NY PHIL SALUTES MUSIC DIRECTOR ALAN GILBERT'S FAREWELL SEASON
Photo: Nicholas Hunt/Getty Images North America
by Dwight Casimere
NEW YORK--The 175th Anniversary Season of the New York Philharmonic not only honors the storied legacy and rich history of one of the world's premier orchestras, it also marks the final season of the organization's bold music director Alan Gilbert.
The New York Philharmonic is the oldest orchestra in the United States, and one of the oldest in the world. With that in mind, the orchestra also celebrated its 175th anniversary in a very 21st century manner; its first-ever live broadcast on Facebook. If you missed the live broadcast, the concert is currently available On-Demand on the Philharmonic's website at nyphil.org and on You Tube.
The season's Opening Gala Concert kicked things off on a jazzy note, with Grammy Award-winning pianist Aaron Diehl in his New York Philharmonic debut with Gershwin's Concerto in F. Diehl, best known for his collaborations with Grammy nominated jazz singer Cécile McLorin Salvant, also served as Music Director for the Jazz at Lincoln Center concert series and performed in the New York premiere of Philip Glass’ complete at the Brooklyn Academy of Music.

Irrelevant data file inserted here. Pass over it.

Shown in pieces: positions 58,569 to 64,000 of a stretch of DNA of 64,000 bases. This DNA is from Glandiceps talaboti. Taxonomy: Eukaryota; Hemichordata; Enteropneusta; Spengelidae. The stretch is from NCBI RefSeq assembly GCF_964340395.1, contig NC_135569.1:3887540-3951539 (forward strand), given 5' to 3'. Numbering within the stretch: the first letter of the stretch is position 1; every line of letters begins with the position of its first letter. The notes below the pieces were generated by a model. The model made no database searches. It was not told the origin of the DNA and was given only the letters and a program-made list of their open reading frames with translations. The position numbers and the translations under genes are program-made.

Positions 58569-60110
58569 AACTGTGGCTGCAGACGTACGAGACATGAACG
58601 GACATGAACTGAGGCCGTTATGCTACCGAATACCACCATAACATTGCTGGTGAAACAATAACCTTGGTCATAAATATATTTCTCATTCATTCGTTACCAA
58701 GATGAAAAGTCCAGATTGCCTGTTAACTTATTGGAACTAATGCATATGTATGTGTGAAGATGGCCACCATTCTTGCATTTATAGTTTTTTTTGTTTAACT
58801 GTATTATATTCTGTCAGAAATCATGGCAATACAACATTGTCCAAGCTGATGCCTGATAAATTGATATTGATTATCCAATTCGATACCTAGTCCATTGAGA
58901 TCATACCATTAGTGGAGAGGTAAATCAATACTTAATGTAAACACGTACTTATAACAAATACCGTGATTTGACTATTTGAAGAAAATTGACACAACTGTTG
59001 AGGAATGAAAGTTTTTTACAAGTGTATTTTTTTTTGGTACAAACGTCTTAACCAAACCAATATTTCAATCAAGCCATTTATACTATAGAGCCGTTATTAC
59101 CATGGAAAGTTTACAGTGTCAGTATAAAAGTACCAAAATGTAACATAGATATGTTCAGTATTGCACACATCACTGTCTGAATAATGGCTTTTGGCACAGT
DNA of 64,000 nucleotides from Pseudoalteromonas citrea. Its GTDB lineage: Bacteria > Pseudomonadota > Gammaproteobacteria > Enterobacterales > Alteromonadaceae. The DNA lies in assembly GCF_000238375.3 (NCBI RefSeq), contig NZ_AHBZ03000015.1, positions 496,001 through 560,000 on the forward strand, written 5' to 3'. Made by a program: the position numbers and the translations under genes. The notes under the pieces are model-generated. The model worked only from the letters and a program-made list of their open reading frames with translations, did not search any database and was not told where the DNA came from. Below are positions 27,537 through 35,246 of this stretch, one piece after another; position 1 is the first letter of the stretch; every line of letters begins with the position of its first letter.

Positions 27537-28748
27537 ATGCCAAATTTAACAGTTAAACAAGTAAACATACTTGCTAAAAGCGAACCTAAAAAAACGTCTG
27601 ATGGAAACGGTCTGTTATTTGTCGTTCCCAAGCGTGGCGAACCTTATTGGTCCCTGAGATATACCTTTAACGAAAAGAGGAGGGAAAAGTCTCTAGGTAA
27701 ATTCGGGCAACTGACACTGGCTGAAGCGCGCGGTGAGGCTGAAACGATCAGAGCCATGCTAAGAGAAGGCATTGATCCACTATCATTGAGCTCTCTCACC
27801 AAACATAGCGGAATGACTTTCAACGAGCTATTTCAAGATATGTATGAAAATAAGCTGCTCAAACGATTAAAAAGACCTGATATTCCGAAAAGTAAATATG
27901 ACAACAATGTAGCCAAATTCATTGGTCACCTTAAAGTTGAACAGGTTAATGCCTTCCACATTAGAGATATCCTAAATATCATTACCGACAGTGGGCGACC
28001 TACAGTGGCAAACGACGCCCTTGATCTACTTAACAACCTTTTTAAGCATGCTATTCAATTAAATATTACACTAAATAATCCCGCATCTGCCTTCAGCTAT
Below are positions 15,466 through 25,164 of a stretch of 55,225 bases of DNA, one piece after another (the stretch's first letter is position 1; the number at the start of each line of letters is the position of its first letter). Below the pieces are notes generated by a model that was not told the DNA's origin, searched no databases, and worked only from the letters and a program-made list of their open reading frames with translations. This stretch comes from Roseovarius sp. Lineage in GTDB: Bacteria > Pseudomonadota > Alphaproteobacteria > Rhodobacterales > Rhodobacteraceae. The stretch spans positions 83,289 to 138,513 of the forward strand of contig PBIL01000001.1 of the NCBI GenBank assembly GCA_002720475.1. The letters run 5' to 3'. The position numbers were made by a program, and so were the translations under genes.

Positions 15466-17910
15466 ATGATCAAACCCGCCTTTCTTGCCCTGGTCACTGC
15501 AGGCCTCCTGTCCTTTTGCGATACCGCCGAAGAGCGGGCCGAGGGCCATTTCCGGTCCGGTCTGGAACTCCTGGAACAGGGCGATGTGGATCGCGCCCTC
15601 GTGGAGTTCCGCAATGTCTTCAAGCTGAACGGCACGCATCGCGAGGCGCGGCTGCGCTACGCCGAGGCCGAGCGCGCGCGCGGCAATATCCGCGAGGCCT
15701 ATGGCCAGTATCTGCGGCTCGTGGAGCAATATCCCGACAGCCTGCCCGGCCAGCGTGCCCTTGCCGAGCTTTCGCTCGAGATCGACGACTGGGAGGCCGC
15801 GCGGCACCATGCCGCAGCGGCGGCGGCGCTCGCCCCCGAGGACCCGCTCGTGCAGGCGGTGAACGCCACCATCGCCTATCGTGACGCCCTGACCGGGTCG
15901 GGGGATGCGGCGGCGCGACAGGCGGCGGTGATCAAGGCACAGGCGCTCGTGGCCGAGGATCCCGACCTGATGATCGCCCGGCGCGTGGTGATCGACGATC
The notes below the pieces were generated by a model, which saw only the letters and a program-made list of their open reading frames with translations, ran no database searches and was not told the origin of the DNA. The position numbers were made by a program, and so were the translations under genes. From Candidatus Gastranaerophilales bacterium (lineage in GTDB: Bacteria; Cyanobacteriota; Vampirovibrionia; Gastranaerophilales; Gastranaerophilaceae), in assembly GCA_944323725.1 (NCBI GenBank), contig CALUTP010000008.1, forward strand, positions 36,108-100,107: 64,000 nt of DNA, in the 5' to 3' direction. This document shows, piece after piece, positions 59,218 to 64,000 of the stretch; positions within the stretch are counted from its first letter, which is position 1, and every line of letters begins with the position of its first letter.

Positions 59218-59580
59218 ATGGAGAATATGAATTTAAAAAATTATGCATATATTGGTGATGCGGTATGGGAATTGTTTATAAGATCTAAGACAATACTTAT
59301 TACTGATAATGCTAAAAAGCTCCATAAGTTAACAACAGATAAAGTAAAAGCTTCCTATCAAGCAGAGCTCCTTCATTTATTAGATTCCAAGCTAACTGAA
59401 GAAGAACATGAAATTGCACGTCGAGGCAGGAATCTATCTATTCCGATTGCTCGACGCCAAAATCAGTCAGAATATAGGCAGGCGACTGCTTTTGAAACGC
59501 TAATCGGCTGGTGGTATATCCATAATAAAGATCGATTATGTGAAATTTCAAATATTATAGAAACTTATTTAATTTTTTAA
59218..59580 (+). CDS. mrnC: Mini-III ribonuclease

The concert began with the New York Premiere of John Corigliano's Stomp for Orchestra, a rollicking tour de force combining country, bluegrass and jazz, that had the orchestra's players retuning their instruments in order to play the composition's pungent dissonance, and stomping their feet in time to the music in true country music fashion; hence the title. It was a brash and energetic way to start a concert filled with vibrancy.
Aaron Diehl's precise attack was evident from his opening phrases. His erudition and careful restraint at the keyboard allowed Gershwin's percussive melodies to unfold and explode in thunderous fashion. Gilbert kept the orchestra in check with exacting rhythms and perfect balance, allowing Diehl's elegant articulation to ring through. His skill as an improvisational artist came to the fore in the closing cadenzas that allowed him to stretch out and display his considerable keyboard chops. His was a bravura performance in every way. Here's hoping this marquee appearance with the New York Philharmonic cements a place for him at the head of the short list of concert pianists adept at presenting contemporary repertoire, a cause which conductor Gilbert has long championed.
Dvorak's monumental masterpiece New World Symphony concluded the program with a comprehensive reading that gave a new voice to this beloved masterpiece. This performance was part of a season-long, citywide New World initiative to give all New Yorkers an opportunity to discover this landmark work in the city in which it was conceived by the composer. The work will be presented in a series of on and off-site performances before diverse audiences and at outreach events, For more information on the New York Philharmonic's 175h Anniversary Season, visit nyphil.org.